Woolworths stores 'set for administration'

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High street store Woolworths' retail division is poised to go into administration later today, a company source said.



The ailing firm's distribution arm Entertainment UK will also go into administration under the plans due to be discussed by Woolworths' board tonight.

Woolworths group will not go into administration, however, as its Bertram Books and 2 Entertain - a publishing joint venture with BBC Worldwide - are self-funding.



A source close to the negotiations said: "The board of Woolworths retail and Entertainment UK have resolved to take the necessary steps to enter into administration late this evening."

He said it was not known when a formal announcement would be made.

Ardeshir Naghshineh, who owns 10 per cent of Woolworths shares, said he was "deeply disappointed" by the news.

"I am also deeply disappointed that the Woolworths board was not prepared to enter meaningful discussions with us despite intensive attempts by us to obtain information from them," he said.

"We are still interested in pursuing a future for the businesses which are in administration and will be seeking discussions with the administrators."

John Gorle, national officer of the shopworkers' union Usdaw said the news was "devastating" for the staff, adding: "We were hopeful that a last minute deal would be done. We will want to meet with the administrators as soon as possible."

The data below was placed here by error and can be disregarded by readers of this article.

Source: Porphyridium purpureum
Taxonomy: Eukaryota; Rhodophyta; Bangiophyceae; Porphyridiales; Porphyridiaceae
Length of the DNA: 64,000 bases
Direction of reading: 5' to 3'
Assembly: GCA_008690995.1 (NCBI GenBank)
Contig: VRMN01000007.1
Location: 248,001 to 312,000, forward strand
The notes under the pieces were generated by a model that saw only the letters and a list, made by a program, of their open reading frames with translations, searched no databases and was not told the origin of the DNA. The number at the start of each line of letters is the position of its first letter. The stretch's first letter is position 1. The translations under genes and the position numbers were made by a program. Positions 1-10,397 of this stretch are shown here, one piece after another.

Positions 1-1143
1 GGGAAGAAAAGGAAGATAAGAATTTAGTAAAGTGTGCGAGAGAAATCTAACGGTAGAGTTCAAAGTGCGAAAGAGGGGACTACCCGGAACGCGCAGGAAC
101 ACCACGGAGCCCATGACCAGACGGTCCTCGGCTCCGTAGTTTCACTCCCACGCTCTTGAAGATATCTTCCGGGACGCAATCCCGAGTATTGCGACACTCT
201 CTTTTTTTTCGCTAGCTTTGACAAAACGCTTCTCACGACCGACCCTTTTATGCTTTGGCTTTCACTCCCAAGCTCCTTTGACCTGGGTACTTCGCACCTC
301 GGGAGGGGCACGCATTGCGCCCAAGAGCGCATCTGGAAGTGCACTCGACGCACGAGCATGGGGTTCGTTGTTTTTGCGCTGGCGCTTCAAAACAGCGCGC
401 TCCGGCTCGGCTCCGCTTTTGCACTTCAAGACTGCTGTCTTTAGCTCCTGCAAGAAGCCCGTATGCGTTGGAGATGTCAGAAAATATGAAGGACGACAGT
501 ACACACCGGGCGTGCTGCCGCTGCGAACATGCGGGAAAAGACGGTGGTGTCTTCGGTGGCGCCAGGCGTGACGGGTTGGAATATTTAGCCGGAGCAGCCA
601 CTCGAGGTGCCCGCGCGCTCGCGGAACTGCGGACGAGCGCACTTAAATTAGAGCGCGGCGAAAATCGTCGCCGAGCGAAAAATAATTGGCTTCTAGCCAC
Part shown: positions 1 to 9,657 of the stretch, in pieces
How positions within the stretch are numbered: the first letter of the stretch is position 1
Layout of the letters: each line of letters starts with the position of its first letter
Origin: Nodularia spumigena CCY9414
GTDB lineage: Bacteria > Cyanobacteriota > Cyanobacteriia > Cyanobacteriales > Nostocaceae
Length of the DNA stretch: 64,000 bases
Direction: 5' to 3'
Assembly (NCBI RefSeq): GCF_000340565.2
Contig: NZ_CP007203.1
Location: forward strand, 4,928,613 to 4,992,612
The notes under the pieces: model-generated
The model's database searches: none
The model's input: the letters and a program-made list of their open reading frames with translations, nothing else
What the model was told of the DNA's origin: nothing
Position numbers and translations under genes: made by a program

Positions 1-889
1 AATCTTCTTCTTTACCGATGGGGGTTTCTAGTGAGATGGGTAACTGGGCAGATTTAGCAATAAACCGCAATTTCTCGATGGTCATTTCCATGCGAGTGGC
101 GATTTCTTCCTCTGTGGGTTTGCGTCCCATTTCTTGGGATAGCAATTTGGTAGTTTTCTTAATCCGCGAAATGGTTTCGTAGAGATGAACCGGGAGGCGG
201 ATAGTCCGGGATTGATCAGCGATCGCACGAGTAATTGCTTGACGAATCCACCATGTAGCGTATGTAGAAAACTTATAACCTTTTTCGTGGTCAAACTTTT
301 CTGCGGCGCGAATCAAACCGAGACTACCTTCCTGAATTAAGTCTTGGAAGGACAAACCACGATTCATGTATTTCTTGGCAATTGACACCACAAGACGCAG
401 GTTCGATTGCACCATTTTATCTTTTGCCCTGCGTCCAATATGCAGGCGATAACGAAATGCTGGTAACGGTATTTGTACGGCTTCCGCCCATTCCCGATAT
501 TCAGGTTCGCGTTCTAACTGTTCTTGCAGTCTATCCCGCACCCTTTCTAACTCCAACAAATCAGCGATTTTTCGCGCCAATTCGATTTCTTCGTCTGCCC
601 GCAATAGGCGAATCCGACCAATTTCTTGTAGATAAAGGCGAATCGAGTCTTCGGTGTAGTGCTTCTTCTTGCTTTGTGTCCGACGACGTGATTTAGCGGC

The news came after shares in the high street retailer were suspended as talks continued over rescue plans.

The ailing firm - in business for almost a century - said it was in discussions over the potential sale of its retail outlets and its 40 per cent stake in the 2 Entertain publishing joint venture with BBC Worldwide.

But Woolworths added that both deals were subject to the approval of its banks and said "there can no assurance" that the sales would be completed.



Woolworths' crisis talks come as reports suggested furniture company MFI was in danger of going into administration.

MFI - which has been hit by the housing downturn - employs more than 1,000 people and runs 110 stores across the UK.

Woolworths, which has around 800 outlets, confirmed that BBC Worldwide was the potential buyer of its stake in 2 Entertain.

The firm added: "Pending the outcome of these discussions and the consequent impact on the company's financial position, the company has requested a suspension of the trading of its shares on the London Stock Exchange."



Woolworths opened its first store in 1909 in Liverpool and has 30,000 staff.

But the firm has seen shares crash 90 per cent over the past year to stand at just 1.35p as fears over the business grow.

Restructuring specialist Hilco is said to have made an approach to buy the retail business for a nominal £1 and assume a large share of Woolworths' debt.

Woolies' net debt stood at £294.5 million at the beginning of August after a six-month trading period in which it made pre-tax losses of £99.7 million.

Any rescue deal is likely to depend on how tough a line is taken by the firm's syndicate of lenders, led by Bank of Ireland subsidiary Burdale Financial and GMAC Commercial.

While sale talks were being pursued "with vigour", Woolworths added: "Both sales are subject, amongst other things, to the approval of the group's lending banks."

Hilco is well known in UK retail circles after buying fashion chain MK One this year and subsequently placing it into administration.

It also bought up the debt of Allders in 2005 before the department store chain went into administration. Hilco said its actions, including the provision of £15 million of additional working capital, meant 30 Allders stores were sold and 3,500 jobs saved.

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